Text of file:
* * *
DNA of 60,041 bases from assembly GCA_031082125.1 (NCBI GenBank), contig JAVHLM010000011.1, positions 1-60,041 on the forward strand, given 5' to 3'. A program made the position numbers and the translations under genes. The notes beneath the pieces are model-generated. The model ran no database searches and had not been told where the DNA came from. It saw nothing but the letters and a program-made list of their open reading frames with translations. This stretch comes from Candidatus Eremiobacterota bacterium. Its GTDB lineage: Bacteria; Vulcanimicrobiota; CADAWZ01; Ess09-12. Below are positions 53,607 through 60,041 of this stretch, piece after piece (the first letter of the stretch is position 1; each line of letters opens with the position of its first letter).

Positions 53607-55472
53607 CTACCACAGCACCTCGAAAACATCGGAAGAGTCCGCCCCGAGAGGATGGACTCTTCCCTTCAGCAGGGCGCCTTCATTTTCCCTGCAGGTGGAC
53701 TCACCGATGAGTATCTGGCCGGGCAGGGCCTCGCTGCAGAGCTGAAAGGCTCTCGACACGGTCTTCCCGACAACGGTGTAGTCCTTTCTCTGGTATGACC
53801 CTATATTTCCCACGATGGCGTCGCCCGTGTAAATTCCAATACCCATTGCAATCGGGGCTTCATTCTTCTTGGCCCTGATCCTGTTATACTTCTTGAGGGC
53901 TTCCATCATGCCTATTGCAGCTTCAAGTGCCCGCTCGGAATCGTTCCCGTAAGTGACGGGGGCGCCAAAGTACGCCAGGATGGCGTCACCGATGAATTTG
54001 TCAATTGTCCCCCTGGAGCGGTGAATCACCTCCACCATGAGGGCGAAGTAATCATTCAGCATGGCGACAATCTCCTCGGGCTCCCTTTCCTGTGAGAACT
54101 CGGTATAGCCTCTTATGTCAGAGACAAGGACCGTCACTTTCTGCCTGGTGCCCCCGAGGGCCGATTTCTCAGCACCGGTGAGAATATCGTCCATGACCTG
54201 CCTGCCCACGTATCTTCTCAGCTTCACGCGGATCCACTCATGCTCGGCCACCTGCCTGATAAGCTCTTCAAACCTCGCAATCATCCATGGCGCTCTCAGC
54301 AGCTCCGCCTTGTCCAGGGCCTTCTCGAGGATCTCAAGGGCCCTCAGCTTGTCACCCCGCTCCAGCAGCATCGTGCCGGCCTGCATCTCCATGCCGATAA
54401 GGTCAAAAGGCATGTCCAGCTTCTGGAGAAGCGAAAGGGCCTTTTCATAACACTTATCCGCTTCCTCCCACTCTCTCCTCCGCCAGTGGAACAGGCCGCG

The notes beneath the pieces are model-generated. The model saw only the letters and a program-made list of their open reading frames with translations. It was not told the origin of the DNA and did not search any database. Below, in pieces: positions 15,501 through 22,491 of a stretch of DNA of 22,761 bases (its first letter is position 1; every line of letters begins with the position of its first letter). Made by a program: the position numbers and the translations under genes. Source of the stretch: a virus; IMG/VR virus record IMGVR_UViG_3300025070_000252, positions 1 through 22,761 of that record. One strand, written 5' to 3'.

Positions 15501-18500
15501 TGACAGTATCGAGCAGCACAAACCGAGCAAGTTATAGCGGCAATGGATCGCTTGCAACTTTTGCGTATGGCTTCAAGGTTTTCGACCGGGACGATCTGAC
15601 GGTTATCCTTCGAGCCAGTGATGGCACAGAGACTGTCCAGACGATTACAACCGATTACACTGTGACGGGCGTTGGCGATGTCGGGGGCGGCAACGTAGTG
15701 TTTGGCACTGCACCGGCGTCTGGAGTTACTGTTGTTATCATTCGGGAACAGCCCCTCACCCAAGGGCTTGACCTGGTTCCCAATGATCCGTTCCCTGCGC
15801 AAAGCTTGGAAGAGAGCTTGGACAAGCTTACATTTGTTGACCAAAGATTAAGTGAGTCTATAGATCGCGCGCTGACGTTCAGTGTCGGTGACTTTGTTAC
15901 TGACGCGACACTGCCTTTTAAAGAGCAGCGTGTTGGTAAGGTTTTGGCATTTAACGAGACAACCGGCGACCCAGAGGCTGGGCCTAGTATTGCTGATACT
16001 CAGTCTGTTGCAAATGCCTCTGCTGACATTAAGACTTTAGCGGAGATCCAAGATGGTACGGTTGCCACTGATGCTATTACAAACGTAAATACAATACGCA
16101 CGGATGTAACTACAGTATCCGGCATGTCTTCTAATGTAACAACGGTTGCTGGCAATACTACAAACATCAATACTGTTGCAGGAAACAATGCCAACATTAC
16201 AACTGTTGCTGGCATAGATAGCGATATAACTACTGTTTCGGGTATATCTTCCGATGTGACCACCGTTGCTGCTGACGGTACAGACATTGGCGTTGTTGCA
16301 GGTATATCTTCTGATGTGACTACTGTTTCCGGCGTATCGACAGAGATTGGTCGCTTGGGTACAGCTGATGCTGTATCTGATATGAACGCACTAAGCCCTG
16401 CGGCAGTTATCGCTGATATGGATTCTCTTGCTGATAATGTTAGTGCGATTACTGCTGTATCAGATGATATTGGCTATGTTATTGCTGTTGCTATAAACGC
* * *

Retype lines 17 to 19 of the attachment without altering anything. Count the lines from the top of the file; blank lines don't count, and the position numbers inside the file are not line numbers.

15801 AAAGCTTGGAAGAGAGCTTGGACAAGCTTACATTTGTTGACCAAAGATTAAGTGAGTCTATAGATCGCGCGCTGACGTTCAGTGTCGGTGACTTTGTTAC
15901 TGACGCGACACTGCCTTTTAAAGAGCAGCGTGTTGGTAAGGTTTTGGCATTTAACGAGACAACCGGCGACCCAGAGGCTGGGCCTAGTATTGCTGATACT
16001 CAGTCTGTTGCAAATGCCTCTGCTGACATTAAGACTTTAGCGGAGATCCAAGATGGTACGGTTGCCACTGATGCTATTACAAACGTAAATACAATACGCA